Articles by David Dupont

Contemporary comedy at Clazel puts Players in a different light

   By DAVID DUPONT BG Independent News   Christopher Durang’s comedy “Vanya and Sonia and Masha and Spike” has made a quick turnaround from the Broadway stage to the stage of the Clazel in downtown Bowling Green. The Black Swamp Players will present the 2013 Tony winner for best play Nov. 3, 4 and 5 at 7:30 p.m. Tickets are $25. Tickets available at Grounds for Thought and online at www.blackswampplayers.org.  Seating will be at tables for eight. The play’s quick trip from being a Sigourney Weaver star turn to featuring a cast of Players newcomers and regulars started when Deb Weiser read about the new comedy in the New Yorker. It struck her as a fun show to stage, so she pitched it to the Players’ board. The play seemed a good fit as well for the Clazel. Some of the language is more appropriate for the night club setting than the Methodist church basement where the Players usually work. Besides, the First United Methodist stage is occupied this month with the church’s own production of “Godspell!” Last year when the Players faced the same dilemma, they took an evening of one acts on the road, staging them in three different spots around town, including the Clazel. This year the show will stay put in the downtown venue. The ticket includes a buffet of hors d’oeuvres, dessert and coffee. And the Clazel’s bar will be open. Doors open at 7 p.m. This week the cast was busy off-site rehearsing for opening night. “Vanya and Sonia and Masha and Spike” is in a way a modern sendup of a Chekov play. Multiple references are made his characters and his work. They serve as dramatic tchotchkes, cute but not necessary for appreciating the finely tuned comedy. The play, directed by Weiser, finds two adopted siblings Vanya (Lane Hakel) and Sonia (Deb Shaffer) bemoaning their lives in the old family home where they’ve lived their entire adult lives. Sonia remembers being brought to…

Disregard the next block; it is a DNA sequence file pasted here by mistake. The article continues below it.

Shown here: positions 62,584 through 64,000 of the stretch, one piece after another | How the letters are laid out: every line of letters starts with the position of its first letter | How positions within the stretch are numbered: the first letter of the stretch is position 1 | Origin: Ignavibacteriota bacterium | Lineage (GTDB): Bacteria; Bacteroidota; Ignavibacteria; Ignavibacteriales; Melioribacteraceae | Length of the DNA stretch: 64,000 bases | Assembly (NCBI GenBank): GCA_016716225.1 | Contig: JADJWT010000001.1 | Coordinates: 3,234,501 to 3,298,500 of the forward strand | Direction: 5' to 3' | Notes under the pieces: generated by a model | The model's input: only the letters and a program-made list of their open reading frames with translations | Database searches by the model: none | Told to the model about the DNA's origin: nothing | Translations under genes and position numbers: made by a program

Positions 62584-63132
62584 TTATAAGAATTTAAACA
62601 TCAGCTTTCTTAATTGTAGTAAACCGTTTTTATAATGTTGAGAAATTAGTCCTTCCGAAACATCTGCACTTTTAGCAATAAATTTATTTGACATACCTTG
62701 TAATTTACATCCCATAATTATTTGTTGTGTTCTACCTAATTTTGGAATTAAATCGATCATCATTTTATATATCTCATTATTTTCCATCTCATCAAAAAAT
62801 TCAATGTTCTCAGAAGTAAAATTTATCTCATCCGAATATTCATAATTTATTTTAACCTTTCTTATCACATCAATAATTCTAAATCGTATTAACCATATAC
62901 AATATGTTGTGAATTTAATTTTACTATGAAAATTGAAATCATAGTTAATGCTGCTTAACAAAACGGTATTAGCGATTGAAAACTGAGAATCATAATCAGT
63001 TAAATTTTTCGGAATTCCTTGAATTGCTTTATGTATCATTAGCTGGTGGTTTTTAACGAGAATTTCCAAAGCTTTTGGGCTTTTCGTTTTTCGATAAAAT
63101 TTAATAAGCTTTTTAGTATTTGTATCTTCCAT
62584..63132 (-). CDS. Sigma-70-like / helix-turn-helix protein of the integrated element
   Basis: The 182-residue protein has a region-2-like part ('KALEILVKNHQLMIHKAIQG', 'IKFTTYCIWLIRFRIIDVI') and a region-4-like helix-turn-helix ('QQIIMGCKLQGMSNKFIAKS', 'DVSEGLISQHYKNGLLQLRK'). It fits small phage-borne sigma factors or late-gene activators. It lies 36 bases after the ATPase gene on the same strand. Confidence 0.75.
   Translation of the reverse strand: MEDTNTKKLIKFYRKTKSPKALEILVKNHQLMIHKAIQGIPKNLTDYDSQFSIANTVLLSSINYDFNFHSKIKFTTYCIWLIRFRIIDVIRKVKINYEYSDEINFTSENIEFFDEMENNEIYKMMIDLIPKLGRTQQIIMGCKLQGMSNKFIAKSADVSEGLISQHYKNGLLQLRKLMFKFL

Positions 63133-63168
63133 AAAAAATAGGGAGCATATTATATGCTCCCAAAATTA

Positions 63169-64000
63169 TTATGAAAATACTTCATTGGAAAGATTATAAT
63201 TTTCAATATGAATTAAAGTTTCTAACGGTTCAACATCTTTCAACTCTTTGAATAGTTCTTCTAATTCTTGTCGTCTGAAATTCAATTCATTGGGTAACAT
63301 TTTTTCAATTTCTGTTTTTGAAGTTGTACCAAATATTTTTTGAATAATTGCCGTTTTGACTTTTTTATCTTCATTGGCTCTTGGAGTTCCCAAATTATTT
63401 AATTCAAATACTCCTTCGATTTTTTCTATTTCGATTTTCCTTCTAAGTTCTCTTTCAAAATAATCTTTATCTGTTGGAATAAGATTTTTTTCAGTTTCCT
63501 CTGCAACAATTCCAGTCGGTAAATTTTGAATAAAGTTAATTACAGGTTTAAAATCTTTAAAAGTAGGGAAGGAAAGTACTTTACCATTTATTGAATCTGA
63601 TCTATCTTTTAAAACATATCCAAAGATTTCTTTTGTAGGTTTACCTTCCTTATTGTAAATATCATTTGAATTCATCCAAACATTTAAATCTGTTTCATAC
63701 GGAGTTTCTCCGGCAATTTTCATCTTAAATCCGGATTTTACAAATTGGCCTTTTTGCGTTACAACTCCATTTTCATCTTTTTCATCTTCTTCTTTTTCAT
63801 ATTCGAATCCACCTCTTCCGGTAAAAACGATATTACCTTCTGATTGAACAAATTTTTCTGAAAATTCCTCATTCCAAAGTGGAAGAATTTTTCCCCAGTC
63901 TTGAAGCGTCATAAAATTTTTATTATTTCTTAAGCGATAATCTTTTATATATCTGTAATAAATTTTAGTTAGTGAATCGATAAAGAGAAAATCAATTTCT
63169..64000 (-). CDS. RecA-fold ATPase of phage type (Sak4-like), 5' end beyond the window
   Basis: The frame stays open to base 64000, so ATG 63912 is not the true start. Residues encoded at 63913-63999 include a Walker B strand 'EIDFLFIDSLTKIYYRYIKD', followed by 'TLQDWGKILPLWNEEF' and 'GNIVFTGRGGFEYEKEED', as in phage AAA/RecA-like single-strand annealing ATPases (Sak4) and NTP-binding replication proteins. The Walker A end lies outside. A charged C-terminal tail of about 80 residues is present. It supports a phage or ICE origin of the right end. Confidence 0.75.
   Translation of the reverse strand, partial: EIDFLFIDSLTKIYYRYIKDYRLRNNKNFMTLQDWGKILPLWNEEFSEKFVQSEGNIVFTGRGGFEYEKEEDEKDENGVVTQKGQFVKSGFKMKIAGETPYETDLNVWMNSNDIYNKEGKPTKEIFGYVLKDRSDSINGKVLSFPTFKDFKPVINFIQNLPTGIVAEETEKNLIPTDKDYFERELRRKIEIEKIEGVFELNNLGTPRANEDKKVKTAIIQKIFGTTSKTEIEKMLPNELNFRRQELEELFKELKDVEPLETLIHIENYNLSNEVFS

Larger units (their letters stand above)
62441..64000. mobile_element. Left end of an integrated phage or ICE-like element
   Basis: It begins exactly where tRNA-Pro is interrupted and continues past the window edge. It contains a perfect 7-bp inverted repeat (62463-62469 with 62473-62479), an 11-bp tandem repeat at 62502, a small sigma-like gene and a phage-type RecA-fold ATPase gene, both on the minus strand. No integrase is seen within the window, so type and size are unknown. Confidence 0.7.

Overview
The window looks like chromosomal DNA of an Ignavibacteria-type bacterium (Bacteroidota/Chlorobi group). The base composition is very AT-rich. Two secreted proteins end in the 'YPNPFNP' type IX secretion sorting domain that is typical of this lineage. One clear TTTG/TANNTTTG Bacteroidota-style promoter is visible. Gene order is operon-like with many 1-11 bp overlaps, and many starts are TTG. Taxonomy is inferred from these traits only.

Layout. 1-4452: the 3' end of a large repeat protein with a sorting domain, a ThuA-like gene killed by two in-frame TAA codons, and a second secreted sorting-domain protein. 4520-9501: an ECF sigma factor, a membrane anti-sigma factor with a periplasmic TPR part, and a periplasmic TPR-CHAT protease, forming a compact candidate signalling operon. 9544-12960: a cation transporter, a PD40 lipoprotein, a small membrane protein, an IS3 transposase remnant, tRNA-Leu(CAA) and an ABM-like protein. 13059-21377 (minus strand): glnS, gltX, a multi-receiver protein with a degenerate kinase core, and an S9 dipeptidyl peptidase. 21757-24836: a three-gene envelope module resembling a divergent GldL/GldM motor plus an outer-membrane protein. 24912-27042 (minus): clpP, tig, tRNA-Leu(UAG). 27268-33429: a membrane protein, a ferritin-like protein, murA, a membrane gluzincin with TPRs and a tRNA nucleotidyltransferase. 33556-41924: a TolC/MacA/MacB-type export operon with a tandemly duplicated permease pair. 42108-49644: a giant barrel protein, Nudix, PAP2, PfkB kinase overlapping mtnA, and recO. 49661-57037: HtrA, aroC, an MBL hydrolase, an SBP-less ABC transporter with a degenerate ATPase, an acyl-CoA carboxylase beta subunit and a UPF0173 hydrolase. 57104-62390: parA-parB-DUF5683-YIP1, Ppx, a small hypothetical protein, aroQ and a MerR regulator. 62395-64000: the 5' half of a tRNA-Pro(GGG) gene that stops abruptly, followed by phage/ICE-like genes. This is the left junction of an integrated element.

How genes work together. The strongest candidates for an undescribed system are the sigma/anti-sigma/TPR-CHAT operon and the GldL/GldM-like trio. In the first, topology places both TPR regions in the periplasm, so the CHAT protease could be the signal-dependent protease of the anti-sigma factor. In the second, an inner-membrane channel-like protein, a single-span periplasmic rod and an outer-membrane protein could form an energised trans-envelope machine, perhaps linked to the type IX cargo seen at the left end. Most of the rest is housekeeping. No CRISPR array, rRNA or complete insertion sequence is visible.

Author tells BGSU the best answer ends with a question mark